AgML Tutorials


Getting started developing geometries for the STAR experiment with AgML.

Setting up your local environment

You need to checkout several directories and complie in this order:
$ cvs co StarVMC/Geometry
$ cvs co StarVMC/StarGeometry
$ cvs co StarVMC/xgeometry
$ cvs co pams/geometry
$ cons +StarVMC/Geometry
$ cons

This will take a while to compile, during which time you can get a cup of coffee, or do your laundry, etc...

If you only want to visualize the STAR detector, you can checkout:

$ cvs co StarVMC/Geometry/macros

Once this is done you can visualize STAR geometries using the viewStarGeometry.C macro in AgML 1, and the loadAgML.C macro in AgML 2.0.

$ root.exe
root [0] .L StarVMC/Geometry/macros/viewStarGeometry.C root [1] nocache=true root [2] viewall=true root [3] viewStarGeometry("y2012") 
root [0] .L StarVMC/Geometry/macros/loadAgML.C
root [1] loadAgML("y2016")
root [2] TGeoVolume *cave = gGeoManager->FindVolumeFast("CAVE");
root [3] cave -> Draw("ogl");              // ogl uses open GL viewer

Tutorial #1 -- Creating and Placing Volumes

Start by firing up your favorite text editor... preferably something which does syntax highlighting and checking on XML documents.  Edit the first tutorial geometries located in StarVMC/Geometry/TutrGeo ...

$ emacs StarVMC/Geometry/TutrGeo/TutrGeo1.xml

This module illustrates how to create a new detector module, how to create and place a simple volume, and how to create and place multiple copies of that volume.  Next, we need to attach this module to a geometry model in order to visualize it.  Geometry models (or "tags") are defined in the StarGeo.xml file. 

$ emacs StarVMC/Geometry/StarGeo.xml

There is a simple geometry, which only defines the CAVE.  It's the first geometry tag called "black hole".  You can add your detector here...


$ root.exe

root [0] .L StarVMC/Geometry/macros/viewStarGeometry.C root [1] nocache=true root [2] viewStarGeometry("test","TutrGeo1");

The "test" geometry tag is a very simple geometry, implementing only the wide angle hall and the cave.  All detectors, beam pipes, magnets, etc... have been removed.  The second arguement to viewStarGeometry specifies which geometry module(s) are to be built and added to the test geometry.  In this case we add only TutrGeo1.  (A comma-separated list of geometry modules could be provided, if more than one geometry module was to be built).

Now you can try modifying TutrGeo1.  Feel free to add as many boxes in as many positions as you would like.  Once you have done this, recompile in two steps

$ cons +StarVMC/Geometry
$ cons

Tutorial #2 -- A few simple shapes, rotations and reflections

The second tutorial geometry is in StarVMC/Geometry/TutrGeo/TutrGeo2.xml.  Again, view it using viewStarGeometry.C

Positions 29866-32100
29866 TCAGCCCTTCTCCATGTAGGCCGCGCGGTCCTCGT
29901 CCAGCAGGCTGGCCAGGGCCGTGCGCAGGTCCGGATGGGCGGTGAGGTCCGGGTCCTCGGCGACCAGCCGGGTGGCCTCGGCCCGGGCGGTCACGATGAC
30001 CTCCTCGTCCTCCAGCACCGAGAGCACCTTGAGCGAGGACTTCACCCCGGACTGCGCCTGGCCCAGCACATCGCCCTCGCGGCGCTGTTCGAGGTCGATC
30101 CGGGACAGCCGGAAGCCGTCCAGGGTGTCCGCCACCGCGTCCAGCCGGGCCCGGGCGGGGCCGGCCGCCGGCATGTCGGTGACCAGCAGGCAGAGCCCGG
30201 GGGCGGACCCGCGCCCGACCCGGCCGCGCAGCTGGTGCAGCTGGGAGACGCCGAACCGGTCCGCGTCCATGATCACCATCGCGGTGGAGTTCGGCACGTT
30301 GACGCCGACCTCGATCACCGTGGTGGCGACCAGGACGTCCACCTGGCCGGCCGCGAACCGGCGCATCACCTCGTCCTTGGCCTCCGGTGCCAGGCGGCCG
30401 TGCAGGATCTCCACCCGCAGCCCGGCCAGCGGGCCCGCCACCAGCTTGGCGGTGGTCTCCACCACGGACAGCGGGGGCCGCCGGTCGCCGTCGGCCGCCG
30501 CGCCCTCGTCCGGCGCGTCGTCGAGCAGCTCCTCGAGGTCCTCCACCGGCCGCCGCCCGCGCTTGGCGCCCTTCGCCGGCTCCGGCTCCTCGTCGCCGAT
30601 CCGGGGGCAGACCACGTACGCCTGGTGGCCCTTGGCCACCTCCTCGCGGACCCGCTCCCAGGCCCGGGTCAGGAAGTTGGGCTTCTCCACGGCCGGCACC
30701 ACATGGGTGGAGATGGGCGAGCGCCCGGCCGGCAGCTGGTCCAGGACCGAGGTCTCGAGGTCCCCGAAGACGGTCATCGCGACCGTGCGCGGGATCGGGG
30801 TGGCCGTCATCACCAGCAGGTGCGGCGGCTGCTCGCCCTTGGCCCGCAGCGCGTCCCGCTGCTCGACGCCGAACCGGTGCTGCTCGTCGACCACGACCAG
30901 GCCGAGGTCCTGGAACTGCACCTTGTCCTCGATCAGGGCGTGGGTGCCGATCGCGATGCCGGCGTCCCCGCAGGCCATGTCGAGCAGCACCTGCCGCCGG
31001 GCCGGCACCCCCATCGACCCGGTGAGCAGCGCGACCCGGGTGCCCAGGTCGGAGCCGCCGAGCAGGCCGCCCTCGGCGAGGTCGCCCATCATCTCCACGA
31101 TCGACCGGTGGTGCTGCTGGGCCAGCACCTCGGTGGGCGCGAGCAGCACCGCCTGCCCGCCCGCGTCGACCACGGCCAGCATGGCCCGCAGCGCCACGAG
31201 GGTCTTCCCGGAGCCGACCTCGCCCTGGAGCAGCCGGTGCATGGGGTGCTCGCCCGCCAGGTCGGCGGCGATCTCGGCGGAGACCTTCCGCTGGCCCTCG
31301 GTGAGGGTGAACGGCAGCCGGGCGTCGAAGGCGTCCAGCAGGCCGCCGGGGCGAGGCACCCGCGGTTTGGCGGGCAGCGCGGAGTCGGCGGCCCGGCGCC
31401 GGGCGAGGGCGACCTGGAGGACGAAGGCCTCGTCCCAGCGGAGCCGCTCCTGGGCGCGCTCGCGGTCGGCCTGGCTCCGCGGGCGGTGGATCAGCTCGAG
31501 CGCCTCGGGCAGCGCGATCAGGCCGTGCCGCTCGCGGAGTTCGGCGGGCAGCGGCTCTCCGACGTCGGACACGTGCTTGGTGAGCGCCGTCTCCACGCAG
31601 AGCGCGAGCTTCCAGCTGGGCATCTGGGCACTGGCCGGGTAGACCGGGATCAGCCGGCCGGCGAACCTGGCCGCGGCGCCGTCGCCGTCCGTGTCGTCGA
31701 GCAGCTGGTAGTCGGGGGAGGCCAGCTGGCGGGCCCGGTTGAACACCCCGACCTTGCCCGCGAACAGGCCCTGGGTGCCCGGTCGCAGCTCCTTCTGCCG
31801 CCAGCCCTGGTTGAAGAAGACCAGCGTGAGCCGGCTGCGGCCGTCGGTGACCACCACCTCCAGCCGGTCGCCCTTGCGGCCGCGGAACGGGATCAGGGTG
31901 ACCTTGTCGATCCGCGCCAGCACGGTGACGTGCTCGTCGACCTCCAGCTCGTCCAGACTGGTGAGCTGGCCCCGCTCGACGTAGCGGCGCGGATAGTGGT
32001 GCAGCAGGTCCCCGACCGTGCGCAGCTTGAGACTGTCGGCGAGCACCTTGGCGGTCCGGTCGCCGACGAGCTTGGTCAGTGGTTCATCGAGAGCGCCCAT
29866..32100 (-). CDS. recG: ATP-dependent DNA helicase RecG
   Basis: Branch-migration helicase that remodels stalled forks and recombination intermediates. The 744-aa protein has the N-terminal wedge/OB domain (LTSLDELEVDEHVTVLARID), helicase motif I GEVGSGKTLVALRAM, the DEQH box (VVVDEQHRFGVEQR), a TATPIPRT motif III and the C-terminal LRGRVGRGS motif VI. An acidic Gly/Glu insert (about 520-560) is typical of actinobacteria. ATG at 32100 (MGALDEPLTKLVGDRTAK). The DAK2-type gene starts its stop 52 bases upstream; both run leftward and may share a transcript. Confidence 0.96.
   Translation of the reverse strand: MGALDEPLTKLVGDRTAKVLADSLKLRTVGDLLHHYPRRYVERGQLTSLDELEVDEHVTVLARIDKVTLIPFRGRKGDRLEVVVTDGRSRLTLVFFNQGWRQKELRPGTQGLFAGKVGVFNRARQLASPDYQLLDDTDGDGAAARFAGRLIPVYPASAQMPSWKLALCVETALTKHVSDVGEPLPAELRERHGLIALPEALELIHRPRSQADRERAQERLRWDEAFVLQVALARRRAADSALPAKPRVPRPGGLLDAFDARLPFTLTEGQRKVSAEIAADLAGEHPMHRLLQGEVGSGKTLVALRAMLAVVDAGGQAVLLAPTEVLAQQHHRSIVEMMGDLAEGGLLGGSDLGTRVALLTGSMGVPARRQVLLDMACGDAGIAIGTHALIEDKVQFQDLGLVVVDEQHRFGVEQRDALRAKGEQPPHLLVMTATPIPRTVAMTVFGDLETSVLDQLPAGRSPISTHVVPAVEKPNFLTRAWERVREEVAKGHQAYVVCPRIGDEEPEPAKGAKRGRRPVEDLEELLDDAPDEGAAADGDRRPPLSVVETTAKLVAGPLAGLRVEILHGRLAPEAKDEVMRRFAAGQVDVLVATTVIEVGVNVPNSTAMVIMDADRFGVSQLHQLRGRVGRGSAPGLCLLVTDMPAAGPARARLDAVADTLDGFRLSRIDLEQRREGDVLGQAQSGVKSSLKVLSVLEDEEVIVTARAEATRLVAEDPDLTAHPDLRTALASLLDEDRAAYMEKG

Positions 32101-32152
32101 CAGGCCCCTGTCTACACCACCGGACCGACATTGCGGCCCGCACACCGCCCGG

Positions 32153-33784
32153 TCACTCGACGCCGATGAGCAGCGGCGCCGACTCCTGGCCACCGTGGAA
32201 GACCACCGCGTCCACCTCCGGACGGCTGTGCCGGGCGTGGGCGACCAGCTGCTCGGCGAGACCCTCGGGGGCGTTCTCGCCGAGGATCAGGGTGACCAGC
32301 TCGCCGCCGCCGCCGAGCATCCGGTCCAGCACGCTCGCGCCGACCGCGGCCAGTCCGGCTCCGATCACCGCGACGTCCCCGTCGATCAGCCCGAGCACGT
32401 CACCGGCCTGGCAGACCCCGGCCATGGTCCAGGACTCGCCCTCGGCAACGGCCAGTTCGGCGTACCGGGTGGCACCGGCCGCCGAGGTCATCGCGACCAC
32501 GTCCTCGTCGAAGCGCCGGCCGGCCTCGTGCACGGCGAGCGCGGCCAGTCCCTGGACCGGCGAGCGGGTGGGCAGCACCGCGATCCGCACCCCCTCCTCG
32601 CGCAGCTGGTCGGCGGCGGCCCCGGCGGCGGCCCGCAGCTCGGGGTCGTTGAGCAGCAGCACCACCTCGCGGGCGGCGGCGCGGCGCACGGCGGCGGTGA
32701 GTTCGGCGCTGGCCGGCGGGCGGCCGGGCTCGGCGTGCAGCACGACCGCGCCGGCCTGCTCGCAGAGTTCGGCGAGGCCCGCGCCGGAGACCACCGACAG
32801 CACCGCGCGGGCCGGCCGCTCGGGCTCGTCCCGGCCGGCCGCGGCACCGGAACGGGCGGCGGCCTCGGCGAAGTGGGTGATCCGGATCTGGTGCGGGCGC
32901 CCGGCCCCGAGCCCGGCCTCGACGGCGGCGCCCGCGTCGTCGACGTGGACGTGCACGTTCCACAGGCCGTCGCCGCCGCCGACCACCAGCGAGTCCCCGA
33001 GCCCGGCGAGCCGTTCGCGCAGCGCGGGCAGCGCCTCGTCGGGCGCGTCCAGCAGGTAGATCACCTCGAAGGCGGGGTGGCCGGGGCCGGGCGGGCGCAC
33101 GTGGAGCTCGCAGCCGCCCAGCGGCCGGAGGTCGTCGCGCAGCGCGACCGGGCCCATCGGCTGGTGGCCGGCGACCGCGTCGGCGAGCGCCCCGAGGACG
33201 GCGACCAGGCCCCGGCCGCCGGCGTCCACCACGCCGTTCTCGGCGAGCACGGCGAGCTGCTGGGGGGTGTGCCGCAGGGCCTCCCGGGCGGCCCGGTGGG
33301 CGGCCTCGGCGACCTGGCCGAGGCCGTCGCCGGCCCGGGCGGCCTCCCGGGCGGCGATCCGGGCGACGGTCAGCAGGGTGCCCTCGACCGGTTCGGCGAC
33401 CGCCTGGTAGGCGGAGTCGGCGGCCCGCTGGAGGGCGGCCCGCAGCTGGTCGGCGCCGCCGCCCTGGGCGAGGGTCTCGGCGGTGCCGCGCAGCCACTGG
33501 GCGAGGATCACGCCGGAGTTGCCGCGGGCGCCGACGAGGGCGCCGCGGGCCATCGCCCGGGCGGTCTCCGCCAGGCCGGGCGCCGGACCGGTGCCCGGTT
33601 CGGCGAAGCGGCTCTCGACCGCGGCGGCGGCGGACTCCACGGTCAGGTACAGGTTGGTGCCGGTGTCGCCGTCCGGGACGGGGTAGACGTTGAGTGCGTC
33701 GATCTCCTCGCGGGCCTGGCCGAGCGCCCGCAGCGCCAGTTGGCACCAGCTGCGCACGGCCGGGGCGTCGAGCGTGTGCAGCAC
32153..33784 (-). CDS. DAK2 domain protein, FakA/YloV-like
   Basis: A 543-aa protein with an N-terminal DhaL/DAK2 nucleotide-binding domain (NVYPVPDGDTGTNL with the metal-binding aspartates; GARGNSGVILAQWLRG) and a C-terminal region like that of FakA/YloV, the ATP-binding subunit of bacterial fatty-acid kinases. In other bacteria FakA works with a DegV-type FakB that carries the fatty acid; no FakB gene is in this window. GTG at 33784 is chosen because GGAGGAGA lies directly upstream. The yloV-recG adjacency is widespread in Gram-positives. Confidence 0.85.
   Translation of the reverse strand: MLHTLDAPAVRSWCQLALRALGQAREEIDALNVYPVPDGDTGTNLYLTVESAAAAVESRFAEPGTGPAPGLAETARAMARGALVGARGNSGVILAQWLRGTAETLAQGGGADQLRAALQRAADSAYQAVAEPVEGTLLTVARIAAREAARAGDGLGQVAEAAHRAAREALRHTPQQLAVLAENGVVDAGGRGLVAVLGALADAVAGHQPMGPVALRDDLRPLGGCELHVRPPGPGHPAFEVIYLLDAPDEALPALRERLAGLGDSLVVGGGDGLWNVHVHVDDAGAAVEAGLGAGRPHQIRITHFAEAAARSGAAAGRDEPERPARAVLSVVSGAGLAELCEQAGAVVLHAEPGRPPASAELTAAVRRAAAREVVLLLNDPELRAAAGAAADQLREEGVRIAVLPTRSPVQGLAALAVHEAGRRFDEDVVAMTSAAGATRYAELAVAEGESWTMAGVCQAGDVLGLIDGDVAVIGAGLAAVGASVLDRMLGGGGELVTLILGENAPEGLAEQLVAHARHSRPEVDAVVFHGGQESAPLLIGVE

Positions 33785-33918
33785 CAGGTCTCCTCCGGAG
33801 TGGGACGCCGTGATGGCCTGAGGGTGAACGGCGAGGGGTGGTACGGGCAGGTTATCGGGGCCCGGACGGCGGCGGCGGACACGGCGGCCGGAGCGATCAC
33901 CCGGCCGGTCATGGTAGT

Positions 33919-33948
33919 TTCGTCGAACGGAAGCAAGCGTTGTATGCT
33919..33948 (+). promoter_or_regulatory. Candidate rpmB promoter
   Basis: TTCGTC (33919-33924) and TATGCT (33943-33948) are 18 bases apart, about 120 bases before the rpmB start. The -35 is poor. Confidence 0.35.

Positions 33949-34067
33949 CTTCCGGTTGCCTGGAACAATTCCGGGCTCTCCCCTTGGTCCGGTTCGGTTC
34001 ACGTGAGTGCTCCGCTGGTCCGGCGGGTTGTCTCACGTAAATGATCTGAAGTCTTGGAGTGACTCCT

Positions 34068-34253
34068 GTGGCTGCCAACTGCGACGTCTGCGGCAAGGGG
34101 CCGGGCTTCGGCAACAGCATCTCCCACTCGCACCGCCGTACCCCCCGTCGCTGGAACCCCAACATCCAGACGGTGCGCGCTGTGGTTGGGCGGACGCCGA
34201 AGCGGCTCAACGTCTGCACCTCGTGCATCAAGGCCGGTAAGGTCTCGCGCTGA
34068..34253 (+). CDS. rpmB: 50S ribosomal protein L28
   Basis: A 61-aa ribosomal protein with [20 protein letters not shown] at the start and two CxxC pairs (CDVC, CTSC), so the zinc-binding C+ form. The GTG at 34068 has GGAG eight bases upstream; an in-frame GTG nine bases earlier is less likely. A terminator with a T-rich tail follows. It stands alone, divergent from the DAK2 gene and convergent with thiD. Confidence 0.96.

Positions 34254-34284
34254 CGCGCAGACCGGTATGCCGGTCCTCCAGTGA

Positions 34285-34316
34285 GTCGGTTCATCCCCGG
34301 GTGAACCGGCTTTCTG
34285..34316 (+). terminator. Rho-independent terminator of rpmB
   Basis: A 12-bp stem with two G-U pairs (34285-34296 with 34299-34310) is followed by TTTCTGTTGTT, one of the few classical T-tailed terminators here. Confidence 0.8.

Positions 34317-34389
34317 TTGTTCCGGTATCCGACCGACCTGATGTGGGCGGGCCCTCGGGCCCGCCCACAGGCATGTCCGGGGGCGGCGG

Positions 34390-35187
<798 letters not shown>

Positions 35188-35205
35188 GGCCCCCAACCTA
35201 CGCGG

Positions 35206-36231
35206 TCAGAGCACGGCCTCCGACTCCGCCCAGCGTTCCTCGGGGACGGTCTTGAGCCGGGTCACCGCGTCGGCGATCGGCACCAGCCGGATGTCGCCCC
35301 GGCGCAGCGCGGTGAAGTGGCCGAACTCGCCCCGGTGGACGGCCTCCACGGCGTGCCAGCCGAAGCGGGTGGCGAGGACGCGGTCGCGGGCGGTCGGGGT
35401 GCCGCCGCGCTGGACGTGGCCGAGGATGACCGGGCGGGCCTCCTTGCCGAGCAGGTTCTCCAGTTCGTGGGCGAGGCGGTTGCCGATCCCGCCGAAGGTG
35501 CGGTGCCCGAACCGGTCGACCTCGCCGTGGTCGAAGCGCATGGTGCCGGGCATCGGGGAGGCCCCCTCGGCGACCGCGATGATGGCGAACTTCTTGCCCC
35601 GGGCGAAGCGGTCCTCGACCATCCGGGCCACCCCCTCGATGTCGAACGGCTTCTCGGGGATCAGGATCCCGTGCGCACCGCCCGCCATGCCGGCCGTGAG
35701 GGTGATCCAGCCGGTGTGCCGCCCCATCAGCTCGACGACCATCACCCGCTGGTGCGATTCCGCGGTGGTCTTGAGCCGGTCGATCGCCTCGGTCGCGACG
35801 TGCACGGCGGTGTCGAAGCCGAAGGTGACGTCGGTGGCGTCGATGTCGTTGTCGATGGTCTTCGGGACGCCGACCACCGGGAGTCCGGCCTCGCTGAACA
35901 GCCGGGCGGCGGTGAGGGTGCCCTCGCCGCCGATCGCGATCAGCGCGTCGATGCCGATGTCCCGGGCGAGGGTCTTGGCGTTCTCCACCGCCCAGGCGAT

$ root.exe
root [0] .L viewStarGeometry.C
root [1] nocache=true
root [2] viewStarGeometry("test","TutrGeo2")

What does the nocache=true statement do?  It instructs viewStarGeometry.C to recreate the geometry, rather than load it from a root file created the last time you ran the geometry.  By default, if the macro finds a file name "test.root", it will load the geometry from that file to save time.  You don't want this since you know that you've changed the geometry. 

The second tutorial illustrates a couple more simple shapes:  cones and tubes.  It also illustrates how to create reflections.  Play around with the code a bit, recompile in the normal manner, then try viewing the geometry again.

Tutorial #3 -- Variables and Structures

AgML provides variables and structures.  The third tutorial is in StarVMC/Geometry/TutrGeo/TutrGeo3.xml.  Open this up in a text editor and let's look at it.   We define three variables: boxDX, boxDY and boxDZ to hold the dimensions of the box we want to create.  AgML is case-insensitve, so you can write this as boxdx, BoxDY and BOXDZ if you so choose.  In general, choose what looks best and helps you keep track of the code you're writing.

Next check out the volume "ABOX".  Note how the shape's dx, dy and dz arguements now reference the variables boxDX, boxDY and boxDZ.  This allows us to create multiple versions of the volume ABOX.  Let's view the geometry and see.

$ root.exe
root [0] .L StarVMC/Geometry/macros/viewStarGeometry.C
root [1] nocache=true
root [2] viewStarGeometry("test","TutrGeo3")

Launch a new TBrowser and open the "test" geometry.  Double click test --> Master Volume --> CAVE --> TUTR.  You now see all of the concrete volumes which have been created by ROOT.  It should look like what you see at the right.  We have "ABOX", but we also have ABO1 and ABO2.  This demonstrates the an important concept in AgML.  Each <Volume ...> block actually defines a volume "factory".  It allows you to create multiple versions of a volume, each differing by the shape of the volume.  When the shape is changed, a new volume is created with a nickname, where the last letter in the volume name is replaced by [1 2 3 ... 0 a b c ... z] (then the second to last letter, then the third...). 

Structures provide an alternate means to define variables.  In order to populate the members of a structure with values, you use the Fill statement.  Multiple fill statements for a given structure may be defined, providing multiple sets of values.  In order to select a given set of values, the <Use ...> operator is invoked.  In TutrGeo3, we create and place 5 different tubes, using the data stored in the Fill statements.

However, you might notice in the browser that there are only two concrete instances of the tube being created.  What is going on here?  This is another feature of AgML.  When the shape is changed, AgML will look for another concrete volume with exactly the same shape.  If it finds it, it will use that volume.  If it doesn't, then a new volume is created.

There's alot going on in this tutorial, so play around a bit with it. 


Tutorial #4 -- Some more shapes